Rebellion, invasion and occupation: a military history of Ireland, 1793-1815
Degree GrantorUniversity of Canterbury
Degree NameMaster of Arts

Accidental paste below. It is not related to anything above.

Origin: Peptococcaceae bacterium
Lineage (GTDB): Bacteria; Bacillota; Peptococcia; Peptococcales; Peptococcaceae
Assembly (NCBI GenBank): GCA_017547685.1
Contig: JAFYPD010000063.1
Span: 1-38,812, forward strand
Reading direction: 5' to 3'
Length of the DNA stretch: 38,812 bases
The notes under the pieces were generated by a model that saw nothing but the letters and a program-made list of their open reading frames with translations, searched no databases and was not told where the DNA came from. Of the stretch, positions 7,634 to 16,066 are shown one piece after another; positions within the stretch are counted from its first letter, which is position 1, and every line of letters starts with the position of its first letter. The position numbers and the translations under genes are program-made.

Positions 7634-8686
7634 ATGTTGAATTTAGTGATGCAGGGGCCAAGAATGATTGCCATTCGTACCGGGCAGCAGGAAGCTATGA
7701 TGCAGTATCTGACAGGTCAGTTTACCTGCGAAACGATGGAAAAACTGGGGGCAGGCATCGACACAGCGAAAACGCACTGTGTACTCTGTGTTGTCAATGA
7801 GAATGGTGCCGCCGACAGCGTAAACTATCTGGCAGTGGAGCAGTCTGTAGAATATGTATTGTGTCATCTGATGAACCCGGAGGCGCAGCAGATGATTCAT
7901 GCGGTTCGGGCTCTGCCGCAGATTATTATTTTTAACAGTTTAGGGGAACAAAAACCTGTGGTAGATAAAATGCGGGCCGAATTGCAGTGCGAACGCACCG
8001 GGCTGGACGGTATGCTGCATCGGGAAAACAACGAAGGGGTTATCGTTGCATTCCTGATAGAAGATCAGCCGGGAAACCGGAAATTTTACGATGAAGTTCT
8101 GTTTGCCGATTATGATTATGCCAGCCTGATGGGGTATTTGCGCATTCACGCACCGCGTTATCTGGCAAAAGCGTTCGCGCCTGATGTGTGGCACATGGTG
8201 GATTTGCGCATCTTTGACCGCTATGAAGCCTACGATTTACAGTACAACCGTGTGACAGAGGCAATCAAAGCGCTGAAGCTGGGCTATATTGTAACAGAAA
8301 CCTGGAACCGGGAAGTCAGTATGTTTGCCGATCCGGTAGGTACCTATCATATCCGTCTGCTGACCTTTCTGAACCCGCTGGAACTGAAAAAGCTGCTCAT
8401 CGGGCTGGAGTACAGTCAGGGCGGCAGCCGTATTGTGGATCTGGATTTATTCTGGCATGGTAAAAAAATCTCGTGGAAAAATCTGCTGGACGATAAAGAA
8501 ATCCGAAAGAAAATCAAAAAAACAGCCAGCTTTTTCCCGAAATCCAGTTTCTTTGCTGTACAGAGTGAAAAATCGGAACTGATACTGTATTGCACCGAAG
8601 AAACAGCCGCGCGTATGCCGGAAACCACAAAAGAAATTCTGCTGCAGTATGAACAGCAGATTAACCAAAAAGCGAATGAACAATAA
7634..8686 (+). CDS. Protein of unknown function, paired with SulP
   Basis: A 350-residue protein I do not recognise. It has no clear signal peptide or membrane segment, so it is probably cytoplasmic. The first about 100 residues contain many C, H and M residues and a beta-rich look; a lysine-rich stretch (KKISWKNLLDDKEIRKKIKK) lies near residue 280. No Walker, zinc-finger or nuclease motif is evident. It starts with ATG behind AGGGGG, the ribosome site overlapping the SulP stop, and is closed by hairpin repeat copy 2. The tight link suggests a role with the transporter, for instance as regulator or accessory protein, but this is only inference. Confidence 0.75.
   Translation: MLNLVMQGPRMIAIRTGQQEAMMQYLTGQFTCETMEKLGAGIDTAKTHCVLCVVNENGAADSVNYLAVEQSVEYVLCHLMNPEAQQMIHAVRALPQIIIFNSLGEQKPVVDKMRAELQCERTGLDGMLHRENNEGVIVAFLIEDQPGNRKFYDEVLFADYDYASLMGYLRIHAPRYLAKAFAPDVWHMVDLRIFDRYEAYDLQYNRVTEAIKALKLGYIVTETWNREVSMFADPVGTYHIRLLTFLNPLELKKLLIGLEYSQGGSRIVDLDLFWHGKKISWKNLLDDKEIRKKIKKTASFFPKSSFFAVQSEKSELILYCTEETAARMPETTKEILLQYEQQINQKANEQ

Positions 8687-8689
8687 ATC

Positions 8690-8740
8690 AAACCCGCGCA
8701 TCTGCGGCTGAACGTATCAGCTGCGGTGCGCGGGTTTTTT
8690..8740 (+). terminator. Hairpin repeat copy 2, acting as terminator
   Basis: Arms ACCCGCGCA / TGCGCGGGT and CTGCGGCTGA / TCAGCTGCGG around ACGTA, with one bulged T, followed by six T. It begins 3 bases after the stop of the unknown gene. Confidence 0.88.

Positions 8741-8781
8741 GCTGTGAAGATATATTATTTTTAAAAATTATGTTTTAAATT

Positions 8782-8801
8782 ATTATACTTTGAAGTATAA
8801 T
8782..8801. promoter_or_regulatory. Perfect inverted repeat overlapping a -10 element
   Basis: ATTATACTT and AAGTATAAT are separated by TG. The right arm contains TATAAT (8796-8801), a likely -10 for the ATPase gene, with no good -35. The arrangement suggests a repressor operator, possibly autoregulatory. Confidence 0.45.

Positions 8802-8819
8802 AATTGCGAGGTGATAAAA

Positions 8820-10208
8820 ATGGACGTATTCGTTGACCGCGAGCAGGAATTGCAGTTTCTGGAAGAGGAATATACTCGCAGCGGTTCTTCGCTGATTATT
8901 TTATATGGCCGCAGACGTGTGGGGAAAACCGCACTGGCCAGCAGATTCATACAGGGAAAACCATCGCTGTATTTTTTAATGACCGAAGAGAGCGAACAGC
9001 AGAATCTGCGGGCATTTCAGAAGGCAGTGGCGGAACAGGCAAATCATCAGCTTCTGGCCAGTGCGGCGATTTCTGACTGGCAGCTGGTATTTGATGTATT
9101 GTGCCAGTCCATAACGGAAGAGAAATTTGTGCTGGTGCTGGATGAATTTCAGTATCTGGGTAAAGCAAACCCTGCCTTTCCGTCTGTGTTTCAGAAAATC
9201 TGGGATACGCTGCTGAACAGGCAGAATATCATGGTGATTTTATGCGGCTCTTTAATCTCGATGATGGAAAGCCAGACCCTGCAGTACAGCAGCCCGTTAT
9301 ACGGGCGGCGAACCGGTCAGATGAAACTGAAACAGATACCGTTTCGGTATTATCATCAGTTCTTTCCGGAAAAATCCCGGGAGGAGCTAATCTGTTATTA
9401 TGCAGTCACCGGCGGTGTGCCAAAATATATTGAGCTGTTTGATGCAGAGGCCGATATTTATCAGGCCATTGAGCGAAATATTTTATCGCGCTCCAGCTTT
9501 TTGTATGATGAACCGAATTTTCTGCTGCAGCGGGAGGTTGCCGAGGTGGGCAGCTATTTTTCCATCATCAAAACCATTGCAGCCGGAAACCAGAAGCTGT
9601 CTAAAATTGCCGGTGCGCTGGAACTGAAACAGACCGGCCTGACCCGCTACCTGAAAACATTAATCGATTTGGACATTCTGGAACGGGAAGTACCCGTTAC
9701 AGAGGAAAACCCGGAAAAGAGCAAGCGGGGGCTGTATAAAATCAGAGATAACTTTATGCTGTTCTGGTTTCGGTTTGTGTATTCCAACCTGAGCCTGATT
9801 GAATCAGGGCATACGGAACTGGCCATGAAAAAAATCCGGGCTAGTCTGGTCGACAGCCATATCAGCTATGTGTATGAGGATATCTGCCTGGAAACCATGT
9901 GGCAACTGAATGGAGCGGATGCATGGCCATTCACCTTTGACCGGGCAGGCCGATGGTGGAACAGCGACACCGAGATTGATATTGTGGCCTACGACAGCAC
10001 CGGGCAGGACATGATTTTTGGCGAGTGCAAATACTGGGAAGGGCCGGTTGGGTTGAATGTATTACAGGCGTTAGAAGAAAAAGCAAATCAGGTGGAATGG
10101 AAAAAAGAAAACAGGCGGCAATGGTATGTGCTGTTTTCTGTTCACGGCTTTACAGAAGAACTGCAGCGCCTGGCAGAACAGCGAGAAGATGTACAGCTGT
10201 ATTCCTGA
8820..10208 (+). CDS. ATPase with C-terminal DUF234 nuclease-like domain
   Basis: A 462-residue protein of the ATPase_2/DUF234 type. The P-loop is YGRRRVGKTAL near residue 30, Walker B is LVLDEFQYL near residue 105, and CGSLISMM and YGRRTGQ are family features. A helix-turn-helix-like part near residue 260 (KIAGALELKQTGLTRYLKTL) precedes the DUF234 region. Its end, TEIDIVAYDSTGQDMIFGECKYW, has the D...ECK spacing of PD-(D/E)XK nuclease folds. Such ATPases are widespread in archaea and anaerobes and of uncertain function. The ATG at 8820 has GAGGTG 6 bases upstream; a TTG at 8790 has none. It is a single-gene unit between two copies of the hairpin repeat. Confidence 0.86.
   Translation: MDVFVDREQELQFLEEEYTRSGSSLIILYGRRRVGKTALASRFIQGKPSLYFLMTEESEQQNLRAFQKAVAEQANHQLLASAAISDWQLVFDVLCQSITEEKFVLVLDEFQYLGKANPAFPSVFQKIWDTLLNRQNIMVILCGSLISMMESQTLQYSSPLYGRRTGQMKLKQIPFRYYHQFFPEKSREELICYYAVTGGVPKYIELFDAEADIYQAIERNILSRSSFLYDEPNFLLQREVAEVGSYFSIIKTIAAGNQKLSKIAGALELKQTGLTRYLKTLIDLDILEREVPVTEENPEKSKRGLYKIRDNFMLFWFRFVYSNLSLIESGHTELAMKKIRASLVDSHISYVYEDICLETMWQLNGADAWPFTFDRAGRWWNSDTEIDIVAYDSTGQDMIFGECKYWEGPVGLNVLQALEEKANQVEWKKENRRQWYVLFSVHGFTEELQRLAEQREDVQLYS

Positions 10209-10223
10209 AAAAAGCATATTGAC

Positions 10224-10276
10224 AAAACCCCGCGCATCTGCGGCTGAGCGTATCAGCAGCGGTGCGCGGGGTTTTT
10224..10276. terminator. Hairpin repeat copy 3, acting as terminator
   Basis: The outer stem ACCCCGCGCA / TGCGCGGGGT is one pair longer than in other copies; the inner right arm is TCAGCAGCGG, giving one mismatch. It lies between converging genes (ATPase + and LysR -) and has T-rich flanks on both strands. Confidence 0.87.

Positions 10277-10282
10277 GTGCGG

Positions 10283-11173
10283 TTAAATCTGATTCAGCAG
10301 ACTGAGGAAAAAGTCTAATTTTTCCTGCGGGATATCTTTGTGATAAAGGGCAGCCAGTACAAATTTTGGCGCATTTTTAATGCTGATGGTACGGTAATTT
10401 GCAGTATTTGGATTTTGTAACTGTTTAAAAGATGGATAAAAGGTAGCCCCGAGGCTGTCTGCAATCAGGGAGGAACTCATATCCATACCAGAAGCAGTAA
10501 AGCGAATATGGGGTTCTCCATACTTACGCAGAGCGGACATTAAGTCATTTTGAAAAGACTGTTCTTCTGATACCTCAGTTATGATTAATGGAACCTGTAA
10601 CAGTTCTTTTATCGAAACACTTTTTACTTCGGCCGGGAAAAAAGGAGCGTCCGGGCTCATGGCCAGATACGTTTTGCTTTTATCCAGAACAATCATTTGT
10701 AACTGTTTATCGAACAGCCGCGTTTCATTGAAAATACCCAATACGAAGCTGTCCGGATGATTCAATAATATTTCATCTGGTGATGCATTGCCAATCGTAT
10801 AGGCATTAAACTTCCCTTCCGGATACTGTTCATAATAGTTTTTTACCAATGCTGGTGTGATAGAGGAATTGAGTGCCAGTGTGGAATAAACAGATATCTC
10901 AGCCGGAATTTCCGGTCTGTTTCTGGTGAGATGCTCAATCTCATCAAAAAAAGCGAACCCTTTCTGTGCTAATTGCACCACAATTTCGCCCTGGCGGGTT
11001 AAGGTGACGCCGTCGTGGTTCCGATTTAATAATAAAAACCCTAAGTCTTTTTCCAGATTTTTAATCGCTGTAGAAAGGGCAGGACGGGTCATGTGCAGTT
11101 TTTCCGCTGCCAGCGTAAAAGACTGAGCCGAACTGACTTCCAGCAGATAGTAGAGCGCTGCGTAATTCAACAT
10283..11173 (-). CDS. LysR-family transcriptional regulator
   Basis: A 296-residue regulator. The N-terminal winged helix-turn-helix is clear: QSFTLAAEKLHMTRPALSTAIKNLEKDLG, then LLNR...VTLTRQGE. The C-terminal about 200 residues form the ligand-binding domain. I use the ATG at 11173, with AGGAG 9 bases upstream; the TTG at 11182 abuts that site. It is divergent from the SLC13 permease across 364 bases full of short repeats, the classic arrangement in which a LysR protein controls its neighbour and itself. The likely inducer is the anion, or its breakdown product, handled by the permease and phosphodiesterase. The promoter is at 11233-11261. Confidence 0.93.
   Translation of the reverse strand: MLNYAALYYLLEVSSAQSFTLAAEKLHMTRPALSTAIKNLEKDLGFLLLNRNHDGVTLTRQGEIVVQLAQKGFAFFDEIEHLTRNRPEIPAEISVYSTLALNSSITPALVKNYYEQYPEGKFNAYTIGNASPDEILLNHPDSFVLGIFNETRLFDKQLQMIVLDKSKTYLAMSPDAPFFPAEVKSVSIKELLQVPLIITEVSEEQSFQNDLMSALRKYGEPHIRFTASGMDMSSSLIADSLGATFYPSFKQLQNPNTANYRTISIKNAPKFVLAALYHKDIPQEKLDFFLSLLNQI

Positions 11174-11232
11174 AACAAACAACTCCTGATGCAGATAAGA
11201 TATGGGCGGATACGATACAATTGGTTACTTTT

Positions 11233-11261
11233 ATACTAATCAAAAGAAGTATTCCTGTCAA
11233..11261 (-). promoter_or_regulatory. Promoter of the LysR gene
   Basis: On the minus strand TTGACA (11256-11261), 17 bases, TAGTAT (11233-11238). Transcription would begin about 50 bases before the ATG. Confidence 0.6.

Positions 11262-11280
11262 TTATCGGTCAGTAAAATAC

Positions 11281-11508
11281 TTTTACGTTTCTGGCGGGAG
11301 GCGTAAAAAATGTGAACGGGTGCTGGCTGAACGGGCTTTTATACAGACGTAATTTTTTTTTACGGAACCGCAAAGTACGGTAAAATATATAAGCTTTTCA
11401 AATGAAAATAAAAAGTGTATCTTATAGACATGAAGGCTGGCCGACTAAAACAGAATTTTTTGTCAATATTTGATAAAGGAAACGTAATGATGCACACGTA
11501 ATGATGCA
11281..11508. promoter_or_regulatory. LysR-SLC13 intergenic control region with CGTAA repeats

The history of Ireland is complex, and has been plagued with religious, political and military influences that have created divisions within its population. Ireland's experience throughout the French Revolutionary and Napoleonic Wars highlighted and intensified such divisions that have influenced Irish society into the twenty-first century. This body of work is an analysis of the British army in Ireland during the period 1793 to 1815, which proved to be a critical era in British and Irish history. The consequences of the events and government policies of that time helped to determine the social and political divisions within Ireland for the following two centuries. The intention of this thesis is to provide an analytical synthesis of the military history of Ireland during this time, focusing on the influences, experiences and reputations of the various elements that comprised the Irish military forces. This revisionist study provides an holistic approach by assessing the militia, yeomanry, fencible and regular regiments in relation to their intended purpose within Britain's strategy. By focussing on deployment, organization, performance, leadership and reputations, as well as political and military background, a number of perpetual misconceptions have been exposed, especially in relation to the negative historiography surrounding the Irish militia and yeomanry due to sectarian bias. This work shows that Ireland became an important facet of the tactical and strategic thinking of both the French and British governments at this time, with Britain needing to defend the kingdom against any possible invasion to secure its own defence. This resulted in the British military occupation of a kingdom whose population had been polarised by civil rebellion, invasion and renewed religious bigotry. A close examination of the military history of the kingdom during these crucial years provides a better understanding of how the Irish became, and remained, a socially and politically divided people, while being subjected to the political and military dominance of Britain.